The other problem with commitment devices is you can weasel your way out of them. You say, I'm going to a cocktail party and I'll be drinking. So in effect, you are like Odysseus and the first mate in one person. You're putting yourself, you're binding yourself, and you're weaseling your way out of it, and then you're beating yourself up afterwards.

Your decisions today are going to determine your future well-being.

We all make decisions every day; we want to know what the right thing is to do from the financial to the gastronomic, to the professional, to the romantic. If somebody could tell us how to do exactly the right thing at all times, it would be a tremendous gift. It turns out the world was given this gift in 1738 by a Dutch polymath named Daniel Bernoulli.

This is Bernoulli's gift. The expected value of any of our actions that is, the goodness that we can count on getting, is the product of two simple things: the odds this action will allow us to gain something, and the value of gain to us.”

In a sense, what Bernoulli was saying, if we can estimate and multiply these two things, we will know precisely how we should behave.

It's not very simple in everyday life. People are horrible at estimating both odds and values.

There are two kinds of errors people make when trying to decide the right thing to do, Errors in estimating the odds they're going to succeed, and errors in estimating the value of their own success. Calculating odds would seem to be something rather easy. There are six sides to a die, two sides to a coin, and 52 cards in a deck. We all know what the likelihood is of pulling the ace of spades or of flipping a heads. It turns out this is not an easy idea to apply in everyday life. It's why we spend more. I should say, lose more gambling than on all other forms of entertainment combined. But this isn't how people do odds.

The way people figure odds requires that we consider the question, “are more dogs or pigs on leashes observed in any particular day in Times Square?” Of course, you all know the answer is dogs. The way you know the answer is dogs is because you quickly reviewed in memory the times you've seen dogs and pigs on leashes. It was easy to remember seeing dogs, not so easy to remember pigs. You assumed if dogs on leashes came more quickly to your mind, then dogs on leashes are more probable. That's not a bad rule of thumb, except when it is.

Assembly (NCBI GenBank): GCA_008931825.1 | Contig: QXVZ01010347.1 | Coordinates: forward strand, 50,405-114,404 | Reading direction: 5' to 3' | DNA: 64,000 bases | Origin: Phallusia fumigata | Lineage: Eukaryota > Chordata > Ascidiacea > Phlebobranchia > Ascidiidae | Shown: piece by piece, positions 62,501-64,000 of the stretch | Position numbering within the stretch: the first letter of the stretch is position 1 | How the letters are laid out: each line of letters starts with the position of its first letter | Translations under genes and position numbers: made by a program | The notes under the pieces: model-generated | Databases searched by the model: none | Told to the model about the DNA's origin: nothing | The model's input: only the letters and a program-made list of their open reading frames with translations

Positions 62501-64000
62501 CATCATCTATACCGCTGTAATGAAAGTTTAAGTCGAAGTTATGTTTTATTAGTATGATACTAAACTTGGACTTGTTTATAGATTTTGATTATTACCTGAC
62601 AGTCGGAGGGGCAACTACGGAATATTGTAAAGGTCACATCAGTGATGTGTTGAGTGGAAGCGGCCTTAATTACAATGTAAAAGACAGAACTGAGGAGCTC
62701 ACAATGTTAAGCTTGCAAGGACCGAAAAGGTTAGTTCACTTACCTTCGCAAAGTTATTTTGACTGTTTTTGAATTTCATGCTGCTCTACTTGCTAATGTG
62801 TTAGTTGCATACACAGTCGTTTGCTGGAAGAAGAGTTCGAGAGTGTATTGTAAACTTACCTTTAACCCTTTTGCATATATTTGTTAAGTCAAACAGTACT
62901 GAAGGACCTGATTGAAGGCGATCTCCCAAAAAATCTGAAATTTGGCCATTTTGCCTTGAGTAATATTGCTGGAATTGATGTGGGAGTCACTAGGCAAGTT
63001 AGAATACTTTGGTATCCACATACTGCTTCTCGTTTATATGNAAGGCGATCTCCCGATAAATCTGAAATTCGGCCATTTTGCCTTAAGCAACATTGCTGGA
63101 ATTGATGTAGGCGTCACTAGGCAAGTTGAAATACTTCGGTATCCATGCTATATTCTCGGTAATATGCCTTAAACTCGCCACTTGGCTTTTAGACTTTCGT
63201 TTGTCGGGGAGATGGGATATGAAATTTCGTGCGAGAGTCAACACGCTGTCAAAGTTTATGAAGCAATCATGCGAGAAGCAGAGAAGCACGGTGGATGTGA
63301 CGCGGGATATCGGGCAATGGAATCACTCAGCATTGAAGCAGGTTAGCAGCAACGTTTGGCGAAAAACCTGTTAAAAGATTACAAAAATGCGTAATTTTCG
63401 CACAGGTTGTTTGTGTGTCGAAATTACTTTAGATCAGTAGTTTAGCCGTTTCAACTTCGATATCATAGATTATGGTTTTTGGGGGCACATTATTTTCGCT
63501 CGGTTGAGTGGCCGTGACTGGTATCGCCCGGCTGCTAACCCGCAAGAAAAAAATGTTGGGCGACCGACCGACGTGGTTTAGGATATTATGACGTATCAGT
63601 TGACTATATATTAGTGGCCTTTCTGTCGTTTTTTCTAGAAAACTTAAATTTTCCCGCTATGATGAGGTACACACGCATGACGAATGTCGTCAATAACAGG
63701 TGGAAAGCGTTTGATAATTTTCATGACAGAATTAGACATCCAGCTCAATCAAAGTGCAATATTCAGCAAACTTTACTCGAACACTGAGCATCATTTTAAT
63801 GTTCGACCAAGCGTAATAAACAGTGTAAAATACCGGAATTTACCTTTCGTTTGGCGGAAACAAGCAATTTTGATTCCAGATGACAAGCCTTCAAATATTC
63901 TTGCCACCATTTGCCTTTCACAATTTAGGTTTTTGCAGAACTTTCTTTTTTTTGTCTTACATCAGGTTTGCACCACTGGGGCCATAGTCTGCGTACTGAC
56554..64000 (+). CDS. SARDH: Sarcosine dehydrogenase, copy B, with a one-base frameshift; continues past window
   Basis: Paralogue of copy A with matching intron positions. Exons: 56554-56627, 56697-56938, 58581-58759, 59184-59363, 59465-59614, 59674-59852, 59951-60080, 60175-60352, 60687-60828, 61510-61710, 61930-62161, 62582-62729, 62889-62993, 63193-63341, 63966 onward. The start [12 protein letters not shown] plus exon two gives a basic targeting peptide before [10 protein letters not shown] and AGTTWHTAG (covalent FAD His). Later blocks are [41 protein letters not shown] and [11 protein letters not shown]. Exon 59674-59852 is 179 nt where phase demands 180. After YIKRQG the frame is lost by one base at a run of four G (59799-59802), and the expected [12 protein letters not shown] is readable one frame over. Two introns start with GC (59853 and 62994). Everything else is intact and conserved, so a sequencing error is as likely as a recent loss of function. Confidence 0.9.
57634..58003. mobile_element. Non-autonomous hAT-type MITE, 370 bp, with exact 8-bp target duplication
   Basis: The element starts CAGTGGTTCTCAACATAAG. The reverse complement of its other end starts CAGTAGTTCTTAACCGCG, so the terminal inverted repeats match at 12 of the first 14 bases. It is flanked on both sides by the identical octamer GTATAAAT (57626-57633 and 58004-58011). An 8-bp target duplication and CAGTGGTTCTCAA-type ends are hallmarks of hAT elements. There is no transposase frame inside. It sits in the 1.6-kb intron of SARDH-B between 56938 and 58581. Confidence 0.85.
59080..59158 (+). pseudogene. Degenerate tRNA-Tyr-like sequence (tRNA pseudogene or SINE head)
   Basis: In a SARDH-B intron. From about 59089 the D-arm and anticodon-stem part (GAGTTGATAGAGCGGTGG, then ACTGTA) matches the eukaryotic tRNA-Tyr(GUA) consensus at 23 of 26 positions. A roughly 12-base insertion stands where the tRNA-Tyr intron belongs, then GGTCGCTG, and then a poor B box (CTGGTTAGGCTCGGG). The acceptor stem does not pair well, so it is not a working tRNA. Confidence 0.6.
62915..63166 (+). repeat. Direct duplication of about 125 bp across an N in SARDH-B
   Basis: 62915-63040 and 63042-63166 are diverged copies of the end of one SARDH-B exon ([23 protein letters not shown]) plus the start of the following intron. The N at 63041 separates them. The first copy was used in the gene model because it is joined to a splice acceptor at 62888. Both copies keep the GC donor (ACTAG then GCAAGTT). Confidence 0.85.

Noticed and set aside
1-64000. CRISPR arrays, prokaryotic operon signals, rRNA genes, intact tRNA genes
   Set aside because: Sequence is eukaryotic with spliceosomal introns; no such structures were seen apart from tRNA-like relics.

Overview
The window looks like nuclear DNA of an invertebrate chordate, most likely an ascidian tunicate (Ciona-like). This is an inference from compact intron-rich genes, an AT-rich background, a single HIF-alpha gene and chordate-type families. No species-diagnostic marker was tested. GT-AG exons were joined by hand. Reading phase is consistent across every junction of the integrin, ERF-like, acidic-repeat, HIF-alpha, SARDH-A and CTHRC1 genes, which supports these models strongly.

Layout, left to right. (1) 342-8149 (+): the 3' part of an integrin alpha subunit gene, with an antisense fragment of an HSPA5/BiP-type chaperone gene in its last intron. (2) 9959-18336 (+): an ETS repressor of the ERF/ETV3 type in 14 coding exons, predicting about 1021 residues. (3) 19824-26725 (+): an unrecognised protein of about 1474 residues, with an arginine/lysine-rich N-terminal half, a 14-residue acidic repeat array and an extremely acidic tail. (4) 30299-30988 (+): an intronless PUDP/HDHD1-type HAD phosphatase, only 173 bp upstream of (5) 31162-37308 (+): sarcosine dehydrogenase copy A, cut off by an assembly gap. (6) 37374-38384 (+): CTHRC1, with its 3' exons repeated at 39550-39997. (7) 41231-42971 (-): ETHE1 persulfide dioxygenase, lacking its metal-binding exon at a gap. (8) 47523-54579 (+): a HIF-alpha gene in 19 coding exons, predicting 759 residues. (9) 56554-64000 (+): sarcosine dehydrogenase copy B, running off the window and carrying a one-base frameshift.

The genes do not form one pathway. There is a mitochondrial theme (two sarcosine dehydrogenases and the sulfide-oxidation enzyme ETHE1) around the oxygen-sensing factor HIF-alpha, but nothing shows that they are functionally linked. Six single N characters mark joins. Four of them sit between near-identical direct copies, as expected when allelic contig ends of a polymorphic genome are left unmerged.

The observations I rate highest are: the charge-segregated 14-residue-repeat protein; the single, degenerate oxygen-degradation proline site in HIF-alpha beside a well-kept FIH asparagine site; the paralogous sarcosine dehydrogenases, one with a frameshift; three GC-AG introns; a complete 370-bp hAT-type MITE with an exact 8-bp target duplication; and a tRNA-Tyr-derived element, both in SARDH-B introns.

Are there more four-letter English words with R in the third place or R in the first place?  You check memory briefly, make a quick scan, and it's easy to say to yourself, Ring, Rang, Rung, and more difficult to say to yourself, Pare, Park, they come more slowly. In fact, there are many more words in the English language with R in the third than the first place. The reason words with R in the third place come slowly to your mind isn't because they're improbable, unlikely or infrequent. It's because the mind recalls words by their first letter. You shout out the sound, and the word comes. It's like the dictionary; it's hard to look words up by the third letter. This example illustrates how the idea that the quickness with which things comes to mind can give you a sense of probability, not fact.

The lottery is an excellent test case of people's ability to compute probabilities. Economists refer to the lottery as a stupidity tax because the odds of getting any payoff by investing your money in a lottery ticket are approximately equivalent to flushing the money directly down the toilet.

Why in the world would anybody ever play the lottery? There are many answers, one reason is, we see a lot of winners on TV and we read about it in the paper. When was the last time you saw extensive interviews with everybody who lost? If we required television stations run a 30-second interview with each loser every time they interview a winner, the 100 million losers in the last lottery would require nine and a half years of your undivided attention to watch them say, “I lost.” If you watch nine and a half years of television with no sleep, no breaks and you saw loss after loss, then at the end there's 30 seconds of, "and I won," the likelihood you would play the lottery is small.